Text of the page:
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60 Seconds With . . . John Waters

December 13, 2007|Margaret Wappler

The famously mustachioed director isn't letting the holiday season slow him down. He's touring snowy cities with his spoken-word show "A John Waters Christmas," writing a book and preparing to shoot "Fruitcake," a children's Christmas adventure. Plus, he lent his witty drawl to "Plagues and Pleasures of the Salton Sea," which screens tonight at the Echo Park Film Center (see previous page). No need for New Year's resolutions when you get so much done.

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WHY DID YOU WANT TO NARRATE "PLAGUES AND PLEASURES OF THE SALTON SEA"? The Salton Sea seems like my kind of place. I love desert rats, and I mean that with great respect. Extreme communities and, certainly, desert towns are the opposite of how I grew up, so I'm fascinated with them.

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"CRY-BABY" IS AT THE LA JOLLA PLAYHOUSE. WHAT DO YOU THINK OF YOUR SECOND MOVIE TRANSFERRED TO THE STAGE?

"Cry-Baby" is different from "Hairspray." It's really smart-ass and funny and what juvenile delinquent musicals should be. I've been spoiled so far: I love both of them. Now I'm waiting for "Polyester: On Ice." You never know.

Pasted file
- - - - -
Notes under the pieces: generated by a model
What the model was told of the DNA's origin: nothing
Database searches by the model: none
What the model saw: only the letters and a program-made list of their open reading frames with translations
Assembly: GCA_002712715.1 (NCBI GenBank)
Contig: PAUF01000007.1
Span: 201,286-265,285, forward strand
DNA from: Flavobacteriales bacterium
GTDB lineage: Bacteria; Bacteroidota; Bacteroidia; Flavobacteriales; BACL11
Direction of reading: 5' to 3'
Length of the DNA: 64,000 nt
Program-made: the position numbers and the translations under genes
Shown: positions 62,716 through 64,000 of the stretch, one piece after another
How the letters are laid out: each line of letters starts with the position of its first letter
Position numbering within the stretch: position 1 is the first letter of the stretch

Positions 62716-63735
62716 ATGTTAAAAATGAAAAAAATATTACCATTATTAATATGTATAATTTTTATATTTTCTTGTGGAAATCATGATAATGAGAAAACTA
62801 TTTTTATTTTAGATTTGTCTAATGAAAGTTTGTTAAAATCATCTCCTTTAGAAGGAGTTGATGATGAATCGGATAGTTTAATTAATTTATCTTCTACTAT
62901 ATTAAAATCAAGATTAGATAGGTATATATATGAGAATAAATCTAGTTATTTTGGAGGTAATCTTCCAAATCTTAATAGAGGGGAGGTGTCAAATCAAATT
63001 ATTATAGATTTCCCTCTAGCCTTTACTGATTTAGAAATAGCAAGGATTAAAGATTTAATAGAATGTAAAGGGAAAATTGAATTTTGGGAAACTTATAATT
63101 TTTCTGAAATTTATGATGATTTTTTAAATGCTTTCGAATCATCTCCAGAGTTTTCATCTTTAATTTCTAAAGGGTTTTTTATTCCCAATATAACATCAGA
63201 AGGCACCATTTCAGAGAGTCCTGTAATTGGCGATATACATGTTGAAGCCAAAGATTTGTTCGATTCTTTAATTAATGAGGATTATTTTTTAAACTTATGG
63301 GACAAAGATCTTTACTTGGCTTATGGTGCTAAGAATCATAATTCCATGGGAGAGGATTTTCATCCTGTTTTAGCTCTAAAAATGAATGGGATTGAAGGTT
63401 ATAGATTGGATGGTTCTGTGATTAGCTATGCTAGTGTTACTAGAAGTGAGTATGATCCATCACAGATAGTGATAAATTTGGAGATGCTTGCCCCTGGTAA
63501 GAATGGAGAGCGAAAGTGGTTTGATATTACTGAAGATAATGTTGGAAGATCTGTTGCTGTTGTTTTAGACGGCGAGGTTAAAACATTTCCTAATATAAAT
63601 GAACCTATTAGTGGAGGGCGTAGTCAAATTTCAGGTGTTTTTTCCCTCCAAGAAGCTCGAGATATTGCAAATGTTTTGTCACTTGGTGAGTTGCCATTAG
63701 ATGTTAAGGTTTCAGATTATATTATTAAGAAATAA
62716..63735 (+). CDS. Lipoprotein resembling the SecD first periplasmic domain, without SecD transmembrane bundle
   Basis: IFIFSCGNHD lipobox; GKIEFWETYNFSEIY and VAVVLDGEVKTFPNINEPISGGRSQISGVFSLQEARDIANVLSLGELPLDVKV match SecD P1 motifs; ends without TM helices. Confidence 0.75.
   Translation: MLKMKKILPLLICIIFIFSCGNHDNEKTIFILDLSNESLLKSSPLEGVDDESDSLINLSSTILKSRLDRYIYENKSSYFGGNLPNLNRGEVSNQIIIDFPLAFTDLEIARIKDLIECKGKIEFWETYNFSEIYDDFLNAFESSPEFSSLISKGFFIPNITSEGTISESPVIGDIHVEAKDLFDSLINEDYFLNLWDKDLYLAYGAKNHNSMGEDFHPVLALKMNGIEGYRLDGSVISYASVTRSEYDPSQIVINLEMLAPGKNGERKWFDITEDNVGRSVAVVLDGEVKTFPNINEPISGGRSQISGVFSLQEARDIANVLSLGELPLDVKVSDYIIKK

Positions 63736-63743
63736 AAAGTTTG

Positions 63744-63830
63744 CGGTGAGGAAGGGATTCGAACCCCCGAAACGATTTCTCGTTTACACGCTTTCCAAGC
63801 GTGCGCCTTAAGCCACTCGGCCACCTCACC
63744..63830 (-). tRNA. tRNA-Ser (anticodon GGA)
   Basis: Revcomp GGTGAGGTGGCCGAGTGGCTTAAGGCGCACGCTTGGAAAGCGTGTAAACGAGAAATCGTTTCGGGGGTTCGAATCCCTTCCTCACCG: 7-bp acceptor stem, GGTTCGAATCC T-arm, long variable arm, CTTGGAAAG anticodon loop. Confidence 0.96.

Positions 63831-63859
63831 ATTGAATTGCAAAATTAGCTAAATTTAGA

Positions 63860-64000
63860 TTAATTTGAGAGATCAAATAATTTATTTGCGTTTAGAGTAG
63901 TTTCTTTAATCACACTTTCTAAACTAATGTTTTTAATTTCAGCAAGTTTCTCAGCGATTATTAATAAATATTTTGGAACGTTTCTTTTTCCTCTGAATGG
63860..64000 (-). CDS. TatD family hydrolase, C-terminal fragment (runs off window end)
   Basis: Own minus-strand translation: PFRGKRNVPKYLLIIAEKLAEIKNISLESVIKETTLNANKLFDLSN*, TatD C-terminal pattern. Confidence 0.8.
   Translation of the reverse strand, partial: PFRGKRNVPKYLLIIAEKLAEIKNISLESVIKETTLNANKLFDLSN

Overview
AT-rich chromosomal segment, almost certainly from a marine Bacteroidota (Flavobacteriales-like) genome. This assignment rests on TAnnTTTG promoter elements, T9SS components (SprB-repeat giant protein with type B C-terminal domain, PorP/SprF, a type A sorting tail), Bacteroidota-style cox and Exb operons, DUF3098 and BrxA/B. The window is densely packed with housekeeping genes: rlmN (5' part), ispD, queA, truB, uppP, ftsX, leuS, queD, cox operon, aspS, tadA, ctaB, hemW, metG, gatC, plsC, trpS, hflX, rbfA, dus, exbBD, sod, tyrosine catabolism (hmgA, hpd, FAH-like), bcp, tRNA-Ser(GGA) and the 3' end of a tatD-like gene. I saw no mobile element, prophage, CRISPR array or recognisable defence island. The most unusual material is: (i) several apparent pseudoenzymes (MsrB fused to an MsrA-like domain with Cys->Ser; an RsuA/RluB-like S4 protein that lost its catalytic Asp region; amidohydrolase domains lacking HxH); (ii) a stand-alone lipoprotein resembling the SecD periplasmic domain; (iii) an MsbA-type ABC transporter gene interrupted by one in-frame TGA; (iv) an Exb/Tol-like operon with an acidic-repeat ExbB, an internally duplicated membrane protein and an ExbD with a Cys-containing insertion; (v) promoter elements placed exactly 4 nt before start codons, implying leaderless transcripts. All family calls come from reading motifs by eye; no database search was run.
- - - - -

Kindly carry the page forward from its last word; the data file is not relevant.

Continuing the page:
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WHAT WILL YOU BE DOING FOR THE HOLIDAYS THIS YEAR?

I've had a Christmas party every year in Baltimore since I was 18. It's everyone in Baltimore I know. There are some people I see only once a year. It's everyone from the guy who plays the singing anus in "Pink Flamingos" to my mother. The governor usually comes too. Every other year, I go to Gstaad, the most famous skiing resort in Switzerland, but this year it's Baltimore, so my whole family gets together. It's fairly traditional.

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WHAT'S THE STRANGEST CHRISTMAS PRESENT YOU'VE EVER RECEIVED?

My fans send me amazing presents. I got a statue, like Franklin Mint gone insane, of Divine knocking over a Christmas tree on her mother from "Female Trouble." The lights blink and everything. It reminds me of the famous story of my grandmother's tree falling on her when she was a child. That image inspired me for the rest of my life to love Christmas.

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WHAT IS IT ABOUT THAT IMAGE?

Because it's so sacred and ridiculous. Everywhere I go, people tell me, "Well, the Christmas tree fell in our house. One year my Mom was drunk and the tree fell." There's this horrible pressure at Christmas to be happy with your family. One little accident can trigger emotional outbursts that are alarming and humorous.

-- Margaret.Wappler@latimes.com

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